Friday, December 14, 2012

Quilted Dress Tutorial Part 1 of 2

Quilted dress Tutorial Part 1 of 2

This is part one of my tutorial for the quilted dress I made my two girls for Thanksgiving dresses.  Here is a listing of materials you will need to complete this dress in a 2T sizing.   Please read the entire tutorial BEFORE beginning your project.

- A t-shirt in the current size (I like Gymboree because it's not tight fitted.)
- a pair of pants or dress that currently fits (or waist to floor measurement)
- Thread
- Rotary mat, wheel and clear ruler
- other sewing notions
- (4) 1/2 yard pieces of cottons of your choice
- 1 yard of a solid or matching print of your choice 
- 1/2 yard of knit or find an adult t-shirt in the color of your choice to match
- 1/8 yard of coordinating ribbing to match the t-shirt bodice
- sewing machine and serger

Since I couldn't step back in time, I figured I would make a spring dress for this tutorial.  Here are the cottons I chose for the new dress: 



As you can tell, I chose a pink for my palette.   The first thing after buying the cotton prints/solids would be to pre-wash them.   If you desire, you can serge the edges to prevent raveling in the dryer.  Make sure you wash and dry them just like you would the normal garment.  The last thing you want is the material shrinking up later after you make the dress.   Also WASH the knit or thrifted t-shirt in this load as well.  DO NOT WASH the ribbing....as it will tighten up after the first wash, which is fine after stretching to sew it.

Cutting the strips   

For the 2T size, here is how I calculated the proportion of my strips.   For the width of the dress, take the waist measurement, which mine was 20 inches, and double that amount for a full skirt.    So 40 inches is the entire width of the skirt that you want SHOWING.  I divide that number by the number of materials I am going to use in the skirt (40 divided by 5 equals 8).  This means I need 8 inches of EACH material.   Now this 8 inches is what I need to see....but I don't want five strips of 8 inches.   So in my case, I decided each strip would be TWO inches wide and that means I need 4 strips of ONE material to make the 8 inches.   Now, before you cut, we need to add seam allowances to that 2 inch strip.   In my case, I like 1/2 inch on each side of the strip....bringing the actual strip to 3 inches wide when cutting.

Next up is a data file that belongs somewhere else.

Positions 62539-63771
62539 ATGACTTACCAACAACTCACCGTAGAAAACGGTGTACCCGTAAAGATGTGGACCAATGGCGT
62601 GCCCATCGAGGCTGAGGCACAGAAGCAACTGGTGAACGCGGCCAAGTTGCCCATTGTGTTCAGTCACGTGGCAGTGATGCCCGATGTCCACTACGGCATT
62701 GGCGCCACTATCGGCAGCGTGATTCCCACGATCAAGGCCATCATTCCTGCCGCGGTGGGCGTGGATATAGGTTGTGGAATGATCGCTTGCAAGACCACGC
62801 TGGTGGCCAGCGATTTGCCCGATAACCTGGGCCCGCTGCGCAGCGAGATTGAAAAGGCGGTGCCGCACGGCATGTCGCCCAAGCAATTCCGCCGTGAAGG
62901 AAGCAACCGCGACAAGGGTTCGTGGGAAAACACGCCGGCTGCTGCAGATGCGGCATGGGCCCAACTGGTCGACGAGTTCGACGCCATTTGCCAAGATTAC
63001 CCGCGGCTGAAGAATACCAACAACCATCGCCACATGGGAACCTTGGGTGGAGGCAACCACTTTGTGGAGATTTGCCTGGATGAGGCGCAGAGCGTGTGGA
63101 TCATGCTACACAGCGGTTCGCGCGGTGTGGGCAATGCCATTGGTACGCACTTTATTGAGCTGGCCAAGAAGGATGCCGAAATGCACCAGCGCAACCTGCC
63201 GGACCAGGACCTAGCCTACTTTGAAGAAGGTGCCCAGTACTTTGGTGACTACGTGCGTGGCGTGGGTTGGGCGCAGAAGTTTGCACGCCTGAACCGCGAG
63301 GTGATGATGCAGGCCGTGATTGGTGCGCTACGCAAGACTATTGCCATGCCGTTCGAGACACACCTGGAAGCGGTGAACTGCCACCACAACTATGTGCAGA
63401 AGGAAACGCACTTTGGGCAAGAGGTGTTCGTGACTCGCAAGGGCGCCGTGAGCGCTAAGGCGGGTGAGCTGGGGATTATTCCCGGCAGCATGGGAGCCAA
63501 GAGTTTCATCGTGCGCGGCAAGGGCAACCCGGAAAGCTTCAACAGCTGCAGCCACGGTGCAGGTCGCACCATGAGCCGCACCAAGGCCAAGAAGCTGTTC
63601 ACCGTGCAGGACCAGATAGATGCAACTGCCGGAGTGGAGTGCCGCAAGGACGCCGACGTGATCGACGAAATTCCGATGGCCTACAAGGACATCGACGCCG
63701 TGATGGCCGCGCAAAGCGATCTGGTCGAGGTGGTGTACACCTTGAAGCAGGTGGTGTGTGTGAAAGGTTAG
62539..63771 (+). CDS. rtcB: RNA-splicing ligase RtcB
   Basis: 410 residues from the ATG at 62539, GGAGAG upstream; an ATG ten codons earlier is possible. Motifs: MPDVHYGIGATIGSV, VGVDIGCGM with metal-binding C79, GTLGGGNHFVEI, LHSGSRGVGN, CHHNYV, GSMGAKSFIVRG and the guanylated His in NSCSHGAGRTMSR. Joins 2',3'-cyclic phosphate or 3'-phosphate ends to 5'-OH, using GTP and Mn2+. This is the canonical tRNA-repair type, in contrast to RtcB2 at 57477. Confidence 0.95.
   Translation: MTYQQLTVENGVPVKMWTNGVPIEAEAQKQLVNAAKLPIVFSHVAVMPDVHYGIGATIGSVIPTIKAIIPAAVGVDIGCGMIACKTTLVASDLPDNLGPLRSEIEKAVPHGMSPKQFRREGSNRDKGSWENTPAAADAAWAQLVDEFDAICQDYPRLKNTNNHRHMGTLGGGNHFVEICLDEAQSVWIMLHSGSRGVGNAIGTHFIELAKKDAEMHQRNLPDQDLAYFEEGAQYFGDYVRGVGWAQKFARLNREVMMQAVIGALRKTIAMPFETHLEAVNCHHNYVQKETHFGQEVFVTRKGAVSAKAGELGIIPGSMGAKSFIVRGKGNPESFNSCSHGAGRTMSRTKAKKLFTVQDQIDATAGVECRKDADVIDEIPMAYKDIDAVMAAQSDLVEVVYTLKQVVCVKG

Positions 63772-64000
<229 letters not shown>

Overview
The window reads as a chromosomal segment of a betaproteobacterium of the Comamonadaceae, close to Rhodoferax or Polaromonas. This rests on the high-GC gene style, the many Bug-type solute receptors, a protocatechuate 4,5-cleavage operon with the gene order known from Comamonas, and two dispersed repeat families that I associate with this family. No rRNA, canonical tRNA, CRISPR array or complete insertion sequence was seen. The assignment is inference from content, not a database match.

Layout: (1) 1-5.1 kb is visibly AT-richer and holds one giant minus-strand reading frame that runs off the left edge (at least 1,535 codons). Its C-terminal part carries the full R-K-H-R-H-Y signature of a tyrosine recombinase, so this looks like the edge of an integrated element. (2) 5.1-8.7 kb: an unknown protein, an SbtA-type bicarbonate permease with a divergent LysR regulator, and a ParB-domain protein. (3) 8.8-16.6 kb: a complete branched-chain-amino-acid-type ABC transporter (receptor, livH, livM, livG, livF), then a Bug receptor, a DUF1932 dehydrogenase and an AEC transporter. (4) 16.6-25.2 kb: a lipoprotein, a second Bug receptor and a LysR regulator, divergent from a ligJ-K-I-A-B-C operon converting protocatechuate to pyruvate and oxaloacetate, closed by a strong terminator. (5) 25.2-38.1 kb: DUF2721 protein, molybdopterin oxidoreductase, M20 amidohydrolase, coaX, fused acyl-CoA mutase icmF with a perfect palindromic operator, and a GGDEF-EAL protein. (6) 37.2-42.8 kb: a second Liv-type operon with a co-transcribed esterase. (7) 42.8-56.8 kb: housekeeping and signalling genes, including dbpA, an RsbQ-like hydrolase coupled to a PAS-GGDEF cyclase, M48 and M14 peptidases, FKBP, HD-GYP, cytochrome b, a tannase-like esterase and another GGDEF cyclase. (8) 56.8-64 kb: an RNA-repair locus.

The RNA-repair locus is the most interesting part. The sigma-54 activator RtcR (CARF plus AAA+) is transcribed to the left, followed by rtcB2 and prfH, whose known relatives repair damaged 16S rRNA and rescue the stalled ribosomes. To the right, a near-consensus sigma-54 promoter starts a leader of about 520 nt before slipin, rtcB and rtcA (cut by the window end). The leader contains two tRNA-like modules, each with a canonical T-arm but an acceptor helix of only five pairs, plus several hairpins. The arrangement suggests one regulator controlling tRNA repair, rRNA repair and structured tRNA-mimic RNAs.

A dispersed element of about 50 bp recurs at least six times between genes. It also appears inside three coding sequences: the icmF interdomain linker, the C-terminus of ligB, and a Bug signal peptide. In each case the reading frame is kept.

So how long do you make each strip??   Take a current pair of pants or dress.  Measure the finished amount from waist to ankle.  In my case this is 15 inches.  Add in a seam allowance at the top of the strip to attach to the bodice and a seam allowance at the bottom to sew a hem band or ruffle.   Also, since I am making mine for spring, I decided to add a little bit more for growing room.

Measurement of pant leg to determine length

So now after calculating, I have determined to cut each strip 3 inches wide and 17 inches long. 
I need 4 strips of each of the five materials.   

Ensure that you are laying each material down FLAT on the rotary mat
and aligning the material properly before cutting.

Two strips cut at 3 inches wide each

As you spread each material out, also notice if the design is one way.   I used a tree design which happened to go one way and changed the way I cut it to ensure the trees were right side up!

Material shown with fold on right hand side.
As you can tell the trees would have been sideways if I had chosen to cut this way.

This is corrected so the trees will appear up and down on dress.  Fold is now on left.
Now after all your cutting, this is how your project should look:


Now it's time to SEW!!!

Line up your material they way you want it to look on the skirt.   Start on one side and sew strip A to B, then B to C, etc.  Keep repeating until all strips are sewn together.  Then I would suggest serging because otherwise the material WILL ravel.  If you do not own a serger, try to use pinking shears at least.  Or you may want to line the entire skirt.  



At this point, it is time to IRON the seam allowances to one side and TOP-STITCH each seam allowance down.   This allows the skirt to flow as if it was one piece of material instead of many.     Here is a picture of the back once you are finished:



Now leave this flat with one seam allowance not sewn....we will join it together later after we make the bodice (This will be Part 2 of 2 tutorial).   

Or if you feel like changing it into a table runner....LOL...just ad backing, quilt and use bias trim around edges...haha.  

SEW for now....Find your materials, measure your strips, cut and sew them together.   I will have the rest of the tutorial together in a few days as like most of you, I am completing some Christmas sewing which I will share later.    Good Luck!   Comments and questions welcomed.